The Board of Directors of the African Development Bank (AfDB) Group met on Wednesday, September 18, 2013 in Tunis and approved US $43.27 million (UA 28.845 million) to finance Sierra Leone’s Rural Water Supply and Sanitation Project, which aims to increase access to water and sanitation in the rural areas of the country. The overall goal of the project is to contribute to the Sierra Leone’s Poverty Reduction Strategy Agenda for Prosperity and achievement of the water supply, sanitation and hygiene targets set out in the Millennium Development Goals (MDGs).
The project’s specific objective is to: (i) increase sustainable access to safe water and basic sanitation in rural areas, and (ii) develop a comprehensive national framework for rural water supply and sanitation investments. The project will benefit an estimated 625,000 rural Sierra Leoneans, and result in nine percentage points increase in safe water coverage, including restored access, and at least six percentage points increase in improved sanitation coverage, besides a better managed sector and improved knowledge, attitudes and practices of the primary beneficiaries.
In his presentation to the Board, Sering Jallow, Director of AfDB Water and Sanitation Department (OWAS), revealed that the project involves five districts located in the Northern, Eastern and Southern regions of the country with a current total rural population of about 1,340,000 people, expected to grow to 1,550,000 by 2018. According to Jallow, water supply coverage varies widely among the five districts with the lowest estimated at 27% and highest at 55.7% compared to the national average of 57%.
The Project is aligned with the country’s third Poverty Reduction Strategy 2013-2017: Agenda for Prosperity (A4P), which builds on the foundation established by the Agenda for Change 2008-2012, with a vision of attaining middle-income status in 25 years through inclusive green growth. The A4P has eight reinforcing pillars namely: i) Economic Diversification; ii) Managing Natural Resources; iii) Promoting Human Development; iv) Promoting International Competitiveness, v) Employment and Labour; vi) Social Protection; vii) Governance and Public Sector Capacity; and viii) Gender and Women’s Empowerment.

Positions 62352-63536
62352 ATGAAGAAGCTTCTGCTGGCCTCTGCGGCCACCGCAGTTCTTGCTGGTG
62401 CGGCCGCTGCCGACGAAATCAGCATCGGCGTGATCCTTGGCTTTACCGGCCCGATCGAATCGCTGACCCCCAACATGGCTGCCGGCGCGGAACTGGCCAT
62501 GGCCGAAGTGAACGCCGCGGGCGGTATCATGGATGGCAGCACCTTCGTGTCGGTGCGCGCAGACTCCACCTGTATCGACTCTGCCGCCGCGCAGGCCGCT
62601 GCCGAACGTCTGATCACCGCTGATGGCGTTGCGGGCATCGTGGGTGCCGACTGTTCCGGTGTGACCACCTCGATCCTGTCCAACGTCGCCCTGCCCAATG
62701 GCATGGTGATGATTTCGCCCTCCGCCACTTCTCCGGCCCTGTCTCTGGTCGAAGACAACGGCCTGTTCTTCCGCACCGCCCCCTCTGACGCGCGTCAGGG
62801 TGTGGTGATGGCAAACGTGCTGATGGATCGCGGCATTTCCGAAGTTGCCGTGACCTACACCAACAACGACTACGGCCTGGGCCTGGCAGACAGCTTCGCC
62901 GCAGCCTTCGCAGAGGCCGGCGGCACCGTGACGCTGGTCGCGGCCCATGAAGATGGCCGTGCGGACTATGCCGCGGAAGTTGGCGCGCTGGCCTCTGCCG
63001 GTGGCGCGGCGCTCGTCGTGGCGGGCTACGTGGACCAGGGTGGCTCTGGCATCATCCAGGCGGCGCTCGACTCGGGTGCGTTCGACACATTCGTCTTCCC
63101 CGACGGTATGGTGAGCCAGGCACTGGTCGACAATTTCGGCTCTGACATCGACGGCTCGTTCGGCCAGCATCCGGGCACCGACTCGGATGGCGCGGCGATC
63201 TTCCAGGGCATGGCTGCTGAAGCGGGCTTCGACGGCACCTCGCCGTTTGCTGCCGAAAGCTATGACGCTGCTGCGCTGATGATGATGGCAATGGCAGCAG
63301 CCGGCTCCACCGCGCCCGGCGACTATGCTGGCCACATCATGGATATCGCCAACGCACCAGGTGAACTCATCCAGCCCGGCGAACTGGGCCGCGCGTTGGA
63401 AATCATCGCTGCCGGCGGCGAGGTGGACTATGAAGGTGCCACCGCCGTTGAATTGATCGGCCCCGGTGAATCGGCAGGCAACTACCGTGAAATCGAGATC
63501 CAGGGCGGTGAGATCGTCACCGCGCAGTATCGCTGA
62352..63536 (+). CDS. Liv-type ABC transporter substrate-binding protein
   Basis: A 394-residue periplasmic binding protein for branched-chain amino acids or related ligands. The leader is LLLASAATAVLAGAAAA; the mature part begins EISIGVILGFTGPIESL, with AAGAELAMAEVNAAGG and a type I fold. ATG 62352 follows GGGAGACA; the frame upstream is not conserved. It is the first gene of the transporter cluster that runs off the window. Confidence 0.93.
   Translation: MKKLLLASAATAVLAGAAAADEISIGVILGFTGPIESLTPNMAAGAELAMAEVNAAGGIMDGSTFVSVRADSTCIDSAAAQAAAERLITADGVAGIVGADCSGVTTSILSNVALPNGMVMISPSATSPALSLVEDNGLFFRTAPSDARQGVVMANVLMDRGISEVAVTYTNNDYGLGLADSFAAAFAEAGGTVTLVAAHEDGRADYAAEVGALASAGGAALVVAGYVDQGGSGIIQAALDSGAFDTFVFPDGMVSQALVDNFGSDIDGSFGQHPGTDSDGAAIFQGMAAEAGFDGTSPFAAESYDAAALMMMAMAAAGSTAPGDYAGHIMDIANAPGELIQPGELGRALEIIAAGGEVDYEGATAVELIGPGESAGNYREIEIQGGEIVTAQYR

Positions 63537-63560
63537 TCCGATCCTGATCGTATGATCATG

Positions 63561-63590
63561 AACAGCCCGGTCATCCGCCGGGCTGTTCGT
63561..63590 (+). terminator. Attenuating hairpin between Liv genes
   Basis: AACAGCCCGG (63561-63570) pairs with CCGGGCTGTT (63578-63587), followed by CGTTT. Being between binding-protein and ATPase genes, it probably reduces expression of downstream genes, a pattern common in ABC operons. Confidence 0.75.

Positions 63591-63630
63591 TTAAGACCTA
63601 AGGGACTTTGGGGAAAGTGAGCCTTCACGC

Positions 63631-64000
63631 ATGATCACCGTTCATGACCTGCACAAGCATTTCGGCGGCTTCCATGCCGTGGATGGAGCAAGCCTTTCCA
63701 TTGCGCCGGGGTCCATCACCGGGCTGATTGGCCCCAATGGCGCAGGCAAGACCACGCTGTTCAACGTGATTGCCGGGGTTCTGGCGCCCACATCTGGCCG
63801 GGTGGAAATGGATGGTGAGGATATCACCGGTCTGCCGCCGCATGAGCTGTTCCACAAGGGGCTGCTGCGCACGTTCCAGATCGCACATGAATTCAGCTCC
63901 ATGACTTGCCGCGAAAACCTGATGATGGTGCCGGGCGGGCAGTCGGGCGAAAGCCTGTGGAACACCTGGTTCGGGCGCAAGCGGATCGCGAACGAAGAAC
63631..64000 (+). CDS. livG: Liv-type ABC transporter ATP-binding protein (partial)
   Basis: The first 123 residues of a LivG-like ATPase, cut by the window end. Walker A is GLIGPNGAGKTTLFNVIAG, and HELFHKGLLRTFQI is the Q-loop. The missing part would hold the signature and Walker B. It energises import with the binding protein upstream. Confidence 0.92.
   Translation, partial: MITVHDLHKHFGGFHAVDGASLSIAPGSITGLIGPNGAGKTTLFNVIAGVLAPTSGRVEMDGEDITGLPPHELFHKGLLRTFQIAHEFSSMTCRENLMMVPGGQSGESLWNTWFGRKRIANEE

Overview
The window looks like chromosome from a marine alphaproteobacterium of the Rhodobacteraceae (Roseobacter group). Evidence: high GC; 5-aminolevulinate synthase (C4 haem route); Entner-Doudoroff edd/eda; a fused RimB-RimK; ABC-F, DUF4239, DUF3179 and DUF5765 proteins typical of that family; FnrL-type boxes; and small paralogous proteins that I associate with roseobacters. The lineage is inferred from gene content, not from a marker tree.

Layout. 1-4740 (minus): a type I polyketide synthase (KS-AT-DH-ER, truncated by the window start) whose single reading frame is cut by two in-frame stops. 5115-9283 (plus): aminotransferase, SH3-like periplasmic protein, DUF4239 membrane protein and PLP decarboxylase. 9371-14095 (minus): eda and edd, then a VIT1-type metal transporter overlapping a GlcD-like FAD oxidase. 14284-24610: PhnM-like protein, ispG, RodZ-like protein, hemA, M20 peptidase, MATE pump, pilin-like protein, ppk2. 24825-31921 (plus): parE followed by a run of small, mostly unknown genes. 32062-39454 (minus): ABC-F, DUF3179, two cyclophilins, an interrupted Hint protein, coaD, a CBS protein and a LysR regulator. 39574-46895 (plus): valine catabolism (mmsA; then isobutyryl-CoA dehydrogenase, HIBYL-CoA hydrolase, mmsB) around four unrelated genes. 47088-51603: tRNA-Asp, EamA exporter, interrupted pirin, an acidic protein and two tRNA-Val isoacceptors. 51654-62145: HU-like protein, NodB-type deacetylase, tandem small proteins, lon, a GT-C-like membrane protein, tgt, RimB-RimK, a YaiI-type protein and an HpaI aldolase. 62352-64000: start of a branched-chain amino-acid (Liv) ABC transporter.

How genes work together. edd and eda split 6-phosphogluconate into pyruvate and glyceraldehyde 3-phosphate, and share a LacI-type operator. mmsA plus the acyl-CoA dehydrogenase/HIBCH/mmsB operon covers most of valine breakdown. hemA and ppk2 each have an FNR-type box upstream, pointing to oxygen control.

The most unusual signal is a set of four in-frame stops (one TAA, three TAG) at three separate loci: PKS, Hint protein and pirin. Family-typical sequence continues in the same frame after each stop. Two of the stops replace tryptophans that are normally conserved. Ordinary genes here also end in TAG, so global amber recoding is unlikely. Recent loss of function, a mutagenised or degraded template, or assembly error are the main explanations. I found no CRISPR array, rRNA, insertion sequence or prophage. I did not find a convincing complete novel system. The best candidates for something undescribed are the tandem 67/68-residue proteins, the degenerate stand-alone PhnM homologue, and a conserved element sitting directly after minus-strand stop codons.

The human development pillar, which focuses on addressing challenges in the water and sanitation sector, education sector and promoting healthcare, provides a perfect framework for developing and implementing the proposed Rural Water Supply and Sanitation project. The project seeks to support accelerating the achievements of the Millennium Development Goals (MDGs), especially those targets related to access to rural water and sanitation in line with the National Water Policy (2010).
The project is also in line with the Bank’s 2013-2022 Strategy, particularly with regards to its focus on rural areas as a factor of inclusion, addressing climate change issues, rural private sector development and improving water-sector governance. It supports the objectives of Fragile States Facility, as well as the Rural Water Supply and Sanitation Initiative Strategic Plan (RWSSI-SP), which aims to accelerate access to safe drinking water supply and sanitation in rural Africa in a sustainable way, with the overall goal of achieving full water supply and sanitation coverage by 2025, besides the immediate objective of meeting the MDG targets in Regional Member Countries, especially in fragile states.
It is also aligned to Bank’s Integrated Water Resources Management (IWRM) policy and Climate Risk Management and Adaptation Strategy. The project is consistent with the ADF-13 operational priorities as articulated in the Country Strategy Paper 2013-2017, especially under Pillar 2 that supports the Government’s infrastructure development agenda for inclusive green growth, with increased household access to safe drinking water and sanitation as one of the key objectives.
It will restore safe water access to 360,000 people and enable an additional 265,000 people to gain access to safe water and improved sanitation. Their Water, Sanitation and Hygiene (WASH) knowledge, attitudes and practices will be improved, in addition to increased awareness of climate change effects to safe water and sanitation, and improvement of their adaptation capacity. Development Partners coordination will also be improved resulting in more efficient and equitable utilisation of available resources. The regionally balanced selection of target districts is also intended to enhance good governance and peace.
The total cost of the project is estimated at UA 28.845 million. It will be financed by the Bank Group, United Kingdom Department for International Development (DFID-UK), Global Environment Facility (GEF) and the Government of Sierra Leone. Co-financing from DFID-UK will be GBP 5.70 million (Approx. UA 5.758 million) to be channelled and disbursed as Fragile States Facility (FSF) resources, while co-financing from GEF will be USD 4.0 million (Approx. UA 2.667). Bank Group financing comprises ADF Loan of UA 9.065 million, ADF Grant of UA 2.854 million, FSF Grant of 2.71 million and RWSSI-TF Grant of EUR 5.3 million (Approx. UA 4.607 million).